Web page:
PROTON THERAPY VERSUS SURGERY

WOULD YOU CHOOSE PROTONS OR SURGERY???
17
PROTONS - 53.1%
10
SURGERY - 31.3%
5
OTHER - 15.6%

 
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teb829
New Member


Date Joined Feb 2007
Total Posts : 10
   Posted 2/5/2007 10:36 PM (GMT -6)   
I'M 55-JUST DIAGNOSED 2 WEEKS AGO-PSA WAS 1.5 NO PALPABLE TUMOR-GLEASON SCORE OF 3+3=6-CT AND BONE SCANS WERE NEGATIVE-1 OF 12 BIOPSY SAMPLES WITH A 10% OR LESS INFILTRATION-HAD BIOPSY BECAUSE OF BLOOD IN MY SEMEN-I AM THINKING about SURGERY OR PROTON THERAPY AT LOMA LINDA-I'M CONCERNED about THE LONG TERM PROGNOSIS WITH PROTON THERAPY AND THE SIDE EFFECTS AND RISKS OF SURGERY -SOMEONE PLEASE ENLIGHTEN ME ON BOTH-I'M FRUSTRATED AND CONFUSED AND SCARED TO DEATH-THANK YOU-TOM

M. Kat
Veteran Member


Date Joined Jul 2006
Total Posts : 715
   Posted 2/6/2007 9:39 AM (GMT -6)   
Tom, welcome to this site where no one wants to be. Take your time and research everything. I saw from another thread where you mentioned the proton therapy. if it's convenient to do, then do it. unfortunately, Jeff could not take the time away from his business to have treatments since it would have meant him being gone for so long. he's happy that he had the surgery because he knows the cancer is gone, but is dealing with erectile dysfunction. we are pretty sure that will get back to 100% eventually, but it is frustrating. and by the way...you're scared to life...not death. :) kat
Husband Jeff 56 years old diagnosed July 27, 2006
PSA 6.5, 2 positive areas in biopsy, Gleason 3+3=6
Radical Retropubic Prostatectomy August 30, 2006
pathology report - all clear - cancer gone
1st post-surgery PSA test 0.1, 2nd post-surgery PSA test 0.1
no more pads Oct 12, 2006
first "real" erection with use of pump 12/16/06


Tamu
Veteran Member


Date Joined Oct 2006
Total Posts : 626
   Posted 2/6/2007 10:19 AM (GMT -6)   
Tom,

Okay, those of us that have been diagnosed with PC know exactly the feelings that are bombarding you. Let me help you some with information. A probabliity table has been developed by Dr. Partin at John Hopkin's and updated. This table predicts the extent of the cancer based upon the PSA and Gleason score. Your low PSA definitely helps the progression and your Gleason indicates the cancer is not aggressive. I took your numbers and compared them to the table. The reults indicate that there is a 90% chance that your cancer is confined to the prostate organ and another 9% that it is confined to the prostate capsule. The table indicates that the chances of it spreading to the seminal vessels or the lymph nodes is 0%. All of this means that first, your PC is curable, and second, that you have plenty of time to do your research and choose a treatment.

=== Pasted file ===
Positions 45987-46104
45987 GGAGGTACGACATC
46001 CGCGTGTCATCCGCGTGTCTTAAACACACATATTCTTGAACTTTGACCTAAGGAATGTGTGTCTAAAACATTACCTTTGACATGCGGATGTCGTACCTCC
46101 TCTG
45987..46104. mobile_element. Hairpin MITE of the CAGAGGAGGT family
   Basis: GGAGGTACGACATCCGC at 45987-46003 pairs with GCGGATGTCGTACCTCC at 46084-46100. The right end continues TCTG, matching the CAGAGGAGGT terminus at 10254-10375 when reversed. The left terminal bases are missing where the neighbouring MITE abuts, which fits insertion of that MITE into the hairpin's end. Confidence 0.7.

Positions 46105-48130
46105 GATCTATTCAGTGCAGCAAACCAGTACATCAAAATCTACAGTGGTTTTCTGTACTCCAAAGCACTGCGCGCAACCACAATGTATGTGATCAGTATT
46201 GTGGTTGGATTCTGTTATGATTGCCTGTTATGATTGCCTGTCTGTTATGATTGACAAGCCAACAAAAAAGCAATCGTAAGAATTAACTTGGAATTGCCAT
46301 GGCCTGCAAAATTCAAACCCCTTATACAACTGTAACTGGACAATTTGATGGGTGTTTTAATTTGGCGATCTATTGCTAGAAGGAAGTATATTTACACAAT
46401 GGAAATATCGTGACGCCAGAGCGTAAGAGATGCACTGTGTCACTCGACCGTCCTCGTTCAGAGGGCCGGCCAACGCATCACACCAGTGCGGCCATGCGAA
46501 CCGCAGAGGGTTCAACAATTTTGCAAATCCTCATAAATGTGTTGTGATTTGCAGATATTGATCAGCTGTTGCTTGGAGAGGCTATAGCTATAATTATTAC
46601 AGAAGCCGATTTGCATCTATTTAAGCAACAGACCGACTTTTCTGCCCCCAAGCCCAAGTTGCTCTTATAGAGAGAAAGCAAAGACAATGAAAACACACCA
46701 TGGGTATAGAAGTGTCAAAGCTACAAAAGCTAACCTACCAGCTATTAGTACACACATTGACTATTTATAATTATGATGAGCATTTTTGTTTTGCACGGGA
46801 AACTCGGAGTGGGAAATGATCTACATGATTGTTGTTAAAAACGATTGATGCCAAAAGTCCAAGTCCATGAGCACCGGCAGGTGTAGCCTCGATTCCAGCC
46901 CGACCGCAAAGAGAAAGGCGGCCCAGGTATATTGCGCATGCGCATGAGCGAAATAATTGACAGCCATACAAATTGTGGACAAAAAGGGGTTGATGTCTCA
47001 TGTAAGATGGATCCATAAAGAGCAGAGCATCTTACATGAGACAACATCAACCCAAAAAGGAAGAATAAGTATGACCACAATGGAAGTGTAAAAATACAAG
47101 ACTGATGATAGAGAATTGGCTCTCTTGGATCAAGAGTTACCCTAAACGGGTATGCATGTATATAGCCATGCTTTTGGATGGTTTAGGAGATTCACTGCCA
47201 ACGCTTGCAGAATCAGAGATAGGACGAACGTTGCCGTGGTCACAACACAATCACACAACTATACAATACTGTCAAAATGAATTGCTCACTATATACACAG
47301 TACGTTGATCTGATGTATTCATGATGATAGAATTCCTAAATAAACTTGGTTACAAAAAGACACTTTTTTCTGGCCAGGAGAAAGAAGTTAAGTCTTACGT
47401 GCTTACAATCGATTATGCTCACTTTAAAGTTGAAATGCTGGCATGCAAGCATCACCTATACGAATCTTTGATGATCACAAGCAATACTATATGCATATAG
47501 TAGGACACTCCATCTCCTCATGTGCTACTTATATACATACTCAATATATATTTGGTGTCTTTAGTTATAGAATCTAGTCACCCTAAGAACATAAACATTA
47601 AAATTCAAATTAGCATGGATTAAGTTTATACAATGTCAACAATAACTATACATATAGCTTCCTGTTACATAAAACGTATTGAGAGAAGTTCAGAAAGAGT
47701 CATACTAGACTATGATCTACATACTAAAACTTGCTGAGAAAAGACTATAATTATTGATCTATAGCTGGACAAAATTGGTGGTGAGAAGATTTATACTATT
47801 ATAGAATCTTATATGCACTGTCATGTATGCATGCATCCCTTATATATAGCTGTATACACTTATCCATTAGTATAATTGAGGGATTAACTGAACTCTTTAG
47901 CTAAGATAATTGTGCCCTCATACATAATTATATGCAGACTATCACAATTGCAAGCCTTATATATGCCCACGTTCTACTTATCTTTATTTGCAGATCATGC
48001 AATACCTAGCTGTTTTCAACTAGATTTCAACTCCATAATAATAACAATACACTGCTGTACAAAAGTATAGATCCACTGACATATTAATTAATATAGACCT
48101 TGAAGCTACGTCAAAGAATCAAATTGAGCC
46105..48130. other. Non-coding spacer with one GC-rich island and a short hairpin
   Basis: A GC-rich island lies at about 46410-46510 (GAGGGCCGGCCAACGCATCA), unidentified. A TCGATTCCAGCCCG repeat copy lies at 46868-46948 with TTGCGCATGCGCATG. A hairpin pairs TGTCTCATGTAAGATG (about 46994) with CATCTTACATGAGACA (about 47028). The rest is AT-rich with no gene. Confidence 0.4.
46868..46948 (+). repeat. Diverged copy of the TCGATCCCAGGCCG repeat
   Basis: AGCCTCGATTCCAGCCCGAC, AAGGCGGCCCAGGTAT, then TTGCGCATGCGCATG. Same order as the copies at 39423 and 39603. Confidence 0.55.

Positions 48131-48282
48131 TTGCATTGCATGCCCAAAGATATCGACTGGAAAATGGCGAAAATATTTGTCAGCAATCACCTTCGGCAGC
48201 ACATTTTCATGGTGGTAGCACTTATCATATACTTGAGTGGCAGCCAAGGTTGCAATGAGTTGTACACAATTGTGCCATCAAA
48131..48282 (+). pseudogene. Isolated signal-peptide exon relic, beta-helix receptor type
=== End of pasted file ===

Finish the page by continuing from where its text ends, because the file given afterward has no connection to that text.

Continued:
Unfortunately this forum by far is populated by experiences with surgical treatment. If you have not found it I would suggest you go to www.yananow.net and when you enter the site click on mentor experiences and scroll down. You will find the stories of men that were diagnosed with PC listed by the type of treatment they chose. There are several under the proton radiation treatment.

From a surgical point of view you will find experiences here for both the robotic (Da Vinci) and the open. Also, in general you will find that the choice of surgery was made for two primary reasons. The first is that taking the prostate out and having the pathology done on it is the only way to know that the cancer was confined and it is gone or it was not confined and further treatment is required. The second is that with any type of radiation treatment the resultant tissue damage done in the prostate area in almost al cases precludes any following surgical treatment. This means that after radiation treatment the only measure of whether or not the cancer has been killed is the PSA and if the PSA indicates reoccurance then you are into hormone therapy and chemo.